Washington, March 14 : The Vanguard I satellite, that was launched on March 17, 1958 from Cape Canaveral, Florida, has completed its 50 years in space.
Famous for being the first solar-powered satellite, Vanguard I has the distinction of being the oldest artificial satellite orbiting the earth.
The Vanguard I was launched as part of the United States' participation in the International Geophysical Year - July 1957 to December 1958.
As part of the scientific program for the International Geophysical Year, the Naval Research Laboratory (NRL) was officially delegated the responsibility of placing an artificial satellite with a scientific experiment into orbit around the earth.
NRL developed the launch vehicles; developed and installed the satellite tracking system; and designed, constructed and tested the satellites in a program headed by Dr. John Hagen.
NRL's proposal to conduct Project Vanguard was based on experience gained from extensive use of German V-2 and Viking rockets to probe the earth's upper atmosphere.
Vanguard I is 6 inches in diameter and weighs about 3 pounds. Its small size, compared to the Soviet's 200-pound Sputnik I, caused then-Soviet Premier Nikita Khrushchev to dub it "the grapefruit satellite."
In the 50 years following Vanguard's launch, the 3-pound satellite made more than 196,990 revolutions of the earth and travelled 5.7 billion nautical miles, the distance from earth to beyond the planet Pluto and halfway back.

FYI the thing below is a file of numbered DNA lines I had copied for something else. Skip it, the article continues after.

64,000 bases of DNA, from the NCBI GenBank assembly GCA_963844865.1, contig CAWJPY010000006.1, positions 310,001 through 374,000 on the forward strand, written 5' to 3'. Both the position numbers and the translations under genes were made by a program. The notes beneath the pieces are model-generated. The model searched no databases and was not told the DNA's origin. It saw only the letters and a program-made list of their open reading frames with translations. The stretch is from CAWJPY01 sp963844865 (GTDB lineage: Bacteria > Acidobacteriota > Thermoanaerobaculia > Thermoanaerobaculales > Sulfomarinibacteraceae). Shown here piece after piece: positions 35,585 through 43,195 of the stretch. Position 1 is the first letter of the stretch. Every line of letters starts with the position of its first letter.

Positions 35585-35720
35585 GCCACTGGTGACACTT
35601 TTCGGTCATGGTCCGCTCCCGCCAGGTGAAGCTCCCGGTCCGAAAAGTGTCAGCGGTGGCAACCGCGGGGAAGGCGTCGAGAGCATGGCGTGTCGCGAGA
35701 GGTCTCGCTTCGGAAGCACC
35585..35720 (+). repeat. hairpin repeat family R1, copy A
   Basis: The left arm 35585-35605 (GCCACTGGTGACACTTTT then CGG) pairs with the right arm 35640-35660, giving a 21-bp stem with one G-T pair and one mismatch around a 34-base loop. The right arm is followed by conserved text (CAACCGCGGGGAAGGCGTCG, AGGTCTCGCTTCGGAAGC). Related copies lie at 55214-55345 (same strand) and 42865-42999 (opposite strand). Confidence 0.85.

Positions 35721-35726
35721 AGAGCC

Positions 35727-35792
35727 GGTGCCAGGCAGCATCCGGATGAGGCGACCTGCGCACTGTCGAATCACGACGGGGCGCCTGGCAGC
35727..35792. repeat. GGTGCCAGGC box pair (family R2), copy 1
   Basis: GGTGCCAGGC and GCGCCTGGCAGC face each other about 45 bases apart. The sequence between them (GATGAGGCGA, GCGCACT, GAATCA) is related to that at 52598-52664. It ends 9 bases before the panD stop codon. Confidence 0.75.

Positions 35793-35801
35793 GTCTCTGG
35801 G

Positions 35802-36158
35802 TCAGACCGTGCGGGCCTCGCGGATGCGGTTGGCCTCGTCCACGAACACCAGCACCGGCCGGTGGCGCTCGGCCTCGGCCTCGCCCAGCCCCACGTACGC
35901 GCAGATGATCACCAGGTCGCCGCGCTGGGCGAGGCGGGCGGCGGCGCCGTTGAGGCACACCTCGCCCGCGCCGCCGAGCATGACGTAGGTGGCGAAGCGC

In that time, it has provided a wealth of information on the size and shape of the earth, and set a number of space records as well.
The successes of Vanguard I set the pattern for a multitude of other space ventures. It also served as a springboard for NRL scientists to launch several series of space probes to study various aspects of radiation phenomena.
Also, Vanguard I introduced much of the technology that has been applied in other U.S. satellite programs.
For example, it proved that solar cells could be used for several years to power radio transmitters. Vanguard's solar cells operated for about seven years, while conventional batteries used to power another onboard transmitter lasted only 20 days.
Its other achievements were: it was the first orbiting package to be powered by solar energy, it returned a wealth of information on air density, temperature ranges and micrometeorite impact, it maintained an orbit so stable that cartographers were able to more accurately redrawn maps of islands in the Pacific Ocean, and, it revealed that the earth is slightly pear-shaped rather than round.